Upward Bound closing after 40 years at LBW
Published 2:24 am Friday, June 23, 2017
A program that has helped potential first-generation college students prepare for that possibility through academic and cultural experiences is coming to an end after 40 years.
LBW Community College recently learned that its Upward Bound program was a fraction of a point short from qualifying for the next round of federal grants.
LBW president Dr. Herb Riedel called the loss of the program, which has served a minimum of 50 high school students a year for the past 40 years, a blow to the college and the community. College officials confirmed that two full-time and one part-time grant-funded jobs will be lost as a result.
While the college can seek Upward Bound funding again in the future, it cannot do so again for four years.
“The Upward Bound program has been a valuable part of the college for 40 years,” Riedel said. “This federally funded program served high school students who met the grant criteria by enriching their instruction and preparing them to go to college. Many of them attended LBW and became successful here or at other colleges or universities in Alabama. The closing of this program is a huge loss for our community.”
For most of the years that LBW had Upward Bound, the program included 50 high school students each year. In the last several years, that number increased to 65 and allowed more focus in math and science. The program served students were from nine high schools in Crenshaw, Butler, and Covington counties.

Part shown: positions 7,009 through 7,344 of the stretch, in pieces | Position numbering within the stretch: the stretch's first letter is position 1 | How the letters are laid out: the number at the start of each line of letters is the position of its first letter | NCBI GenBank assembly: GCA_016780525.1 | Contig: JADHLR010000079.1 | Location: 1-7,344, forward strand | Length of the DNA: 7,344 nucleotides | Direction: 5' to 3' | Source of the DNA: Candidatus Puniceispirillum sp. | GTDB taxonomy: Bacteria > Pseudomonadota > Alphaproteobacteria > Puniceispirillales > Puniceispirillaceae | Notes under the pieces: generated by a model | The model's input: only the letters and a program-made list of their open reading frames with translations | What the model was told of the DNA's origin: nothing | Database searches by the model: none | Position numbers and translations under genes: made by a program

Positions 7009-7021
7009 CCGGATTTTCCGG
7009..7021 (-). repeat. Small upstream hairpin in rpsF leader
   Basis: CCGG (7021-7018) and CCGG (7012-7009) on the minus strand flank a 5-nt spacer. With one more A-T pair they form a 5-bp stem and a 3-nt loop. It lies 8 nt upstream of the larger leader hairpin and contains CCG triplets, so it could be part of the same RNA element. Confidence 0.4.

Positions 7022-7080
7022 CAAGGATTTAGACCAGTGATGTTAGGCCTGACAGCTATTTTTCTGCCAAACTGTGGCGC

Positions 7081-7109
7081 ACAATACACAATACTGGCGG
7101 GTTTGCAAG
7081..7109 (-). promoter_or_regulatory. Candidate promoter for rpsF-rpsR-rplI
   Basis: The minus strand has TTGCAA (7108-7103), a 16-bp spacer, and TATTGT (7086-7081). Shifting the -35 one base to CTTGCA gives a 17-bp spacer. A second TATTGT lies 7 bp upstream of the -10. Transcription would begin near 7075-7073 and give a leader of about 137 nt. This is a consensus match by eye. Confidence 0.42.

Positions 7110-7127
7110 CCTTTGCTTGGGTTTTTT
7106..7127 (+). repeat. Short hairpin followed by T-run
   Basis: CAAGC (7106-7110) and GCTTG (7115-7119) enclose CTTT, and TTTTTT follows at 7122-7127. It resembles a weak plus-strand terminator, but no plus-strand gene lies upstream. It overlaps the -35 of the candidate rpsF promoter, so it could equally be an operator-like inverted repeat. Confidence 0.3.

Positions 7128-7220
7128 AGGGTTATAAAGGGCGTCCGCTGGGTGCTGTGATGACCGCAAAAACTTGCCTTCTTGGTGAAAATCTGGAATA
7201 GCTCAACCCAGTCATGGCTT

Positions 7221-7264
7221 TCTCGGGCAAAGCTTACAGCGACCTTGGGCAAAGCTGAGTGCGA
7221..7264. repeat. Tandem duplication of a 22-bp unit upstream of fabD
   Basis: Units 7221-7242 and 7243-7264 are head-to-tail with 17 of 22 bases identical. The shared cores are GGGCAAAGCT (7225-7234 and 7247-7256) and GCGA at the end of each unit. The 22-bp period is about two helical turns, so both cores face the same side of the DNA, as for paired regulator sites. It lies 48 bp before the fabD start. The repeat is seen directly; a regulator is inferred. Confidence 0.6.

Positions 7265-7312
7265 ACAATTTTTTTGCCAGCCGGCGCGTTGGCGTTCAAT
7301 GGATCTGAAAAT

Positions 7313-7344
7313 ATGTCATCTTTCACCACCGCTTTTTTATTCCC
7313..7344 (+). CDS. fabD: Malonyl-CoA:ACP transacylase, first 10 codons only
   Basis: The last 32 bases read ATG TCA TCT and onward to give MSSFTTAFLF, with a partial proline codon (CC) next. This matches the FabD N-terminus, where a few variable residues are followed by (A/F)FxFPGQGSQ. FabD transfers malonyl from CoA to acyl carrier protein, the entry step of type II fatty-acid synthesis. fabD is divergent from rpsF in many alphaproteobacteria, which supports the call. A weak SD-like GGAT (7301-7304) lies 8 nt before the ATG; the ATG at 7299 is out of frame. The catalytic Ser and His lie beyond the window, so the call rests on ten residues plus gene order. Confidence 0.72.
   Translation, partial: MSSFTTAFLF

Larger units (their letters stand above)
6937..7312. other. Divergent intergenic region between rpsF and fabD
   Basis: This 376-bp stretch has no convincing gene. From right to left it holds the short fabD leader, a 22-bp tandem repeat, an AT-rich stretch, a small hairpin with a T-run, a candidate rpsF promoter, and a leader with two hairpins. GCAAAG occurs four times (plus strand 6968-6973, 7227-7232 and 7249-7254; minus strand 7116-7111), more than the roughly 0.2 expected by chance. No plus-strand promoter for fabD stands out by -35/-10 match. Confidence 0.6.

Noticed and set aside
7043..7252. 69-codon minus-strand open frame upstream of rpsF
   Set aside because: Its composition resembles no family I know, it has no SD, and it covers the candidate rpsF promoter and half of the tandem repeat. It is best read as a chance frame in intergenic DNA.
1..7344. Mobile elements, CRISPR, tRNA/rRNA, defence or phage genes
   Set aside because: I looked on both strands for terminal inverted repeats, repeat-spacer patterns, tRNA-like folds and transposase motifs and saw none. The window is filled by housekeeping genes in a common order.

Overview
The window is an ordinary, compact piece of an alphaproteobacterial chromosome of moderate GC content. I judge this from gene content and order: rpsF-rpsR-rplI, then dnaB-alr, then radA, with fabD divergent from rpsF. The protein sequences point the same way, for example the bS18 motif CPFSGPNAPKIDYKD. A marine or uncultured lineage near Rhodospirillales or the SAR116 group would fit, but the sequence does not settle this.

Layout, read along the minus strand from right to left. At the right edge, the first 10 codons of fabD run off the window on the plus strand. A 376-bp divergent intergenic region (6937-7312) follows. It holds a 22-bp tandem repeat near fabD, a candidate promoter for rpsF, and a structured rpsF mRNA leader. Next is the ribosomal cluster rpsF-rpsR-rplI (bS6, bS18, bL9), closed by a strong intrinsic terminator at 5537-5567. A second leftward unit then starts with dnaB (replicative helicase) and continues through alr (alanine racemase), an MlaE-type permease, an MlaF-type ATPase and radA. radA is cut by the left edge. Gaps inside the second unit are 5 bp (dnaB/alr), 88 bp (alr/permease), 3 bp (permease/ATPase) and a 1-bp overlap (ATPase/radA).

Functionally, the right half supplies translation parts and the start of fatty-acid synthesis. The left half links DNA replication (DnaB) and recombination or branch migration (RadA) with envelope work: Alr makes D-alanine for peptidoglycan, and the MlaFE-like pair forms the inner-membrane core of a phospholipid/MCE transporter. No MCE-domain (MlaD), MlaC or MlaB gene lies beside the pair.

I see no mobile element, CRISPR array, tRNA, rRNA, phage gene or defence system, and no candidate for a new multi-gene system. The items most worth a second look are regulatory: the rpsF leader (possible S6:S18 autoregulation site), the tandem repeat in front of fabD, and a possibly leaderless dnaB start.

Upward Bound is among eight federally-funded outreach and student services programs known as TRIO programs designed to identify and provide services for individuals from disadvantaged backgrounds. They are targeted to serve and assist low-income individuals, first-generation college students, and individuals with disabilities to progress through the academic pipeline from middle school to post-baccalaureate programs.
Student Support Services is also a TRIO program offered at LBWCC, designed to help students once they are enrolled in college, and is in the second year of a five-year grant.
“These programs have proven beneficial to the academic success of students, their achievements both in and out of the class room, and the long-term benefits of becoming a college graduate,” Riedel said.
“We submitted an excellent grant proposal for Upward Bound, but very narrowly missed the funding band,” he said. “Funding for the current grant ends in August. The U.S. Department of Education has granted a one-time, no-cost extension until Dec. 31, 2017, to allow for an orderly close out of the grant.”
Riedel said he appreciates the hard work and dedication of the individuals employed with the Upward Bound program through the years.
“Although we are losing this grant, we are very open to welcoming the same student population and have some enhanced ways to support them. We won’t have the Saturday academic and cultural enhancement portion of the program, but we have a new director of student success and an enhanced orientation and advising process,” Riedel said.
LBW reaches out to high school students in several other ways, he added.
“We provide dual enrollment courses in both technical and academic programs, College 101 for high school seniors to better prepare them on what to expect from college, participate in college and career fairs, and are open to any college visits that schools would like to organize.”
Last year, LBWCC was awarded a $2.5 million Title III five-year grant through the U.S. Department of Education that is allowing the development of student success programs, he said.
“The Title III grant is funding the development of a student success program, including success coaching beginning this fall,” he said. “Within the next few years, we will also be able to develop a new occupational therapy assistant technical training program.”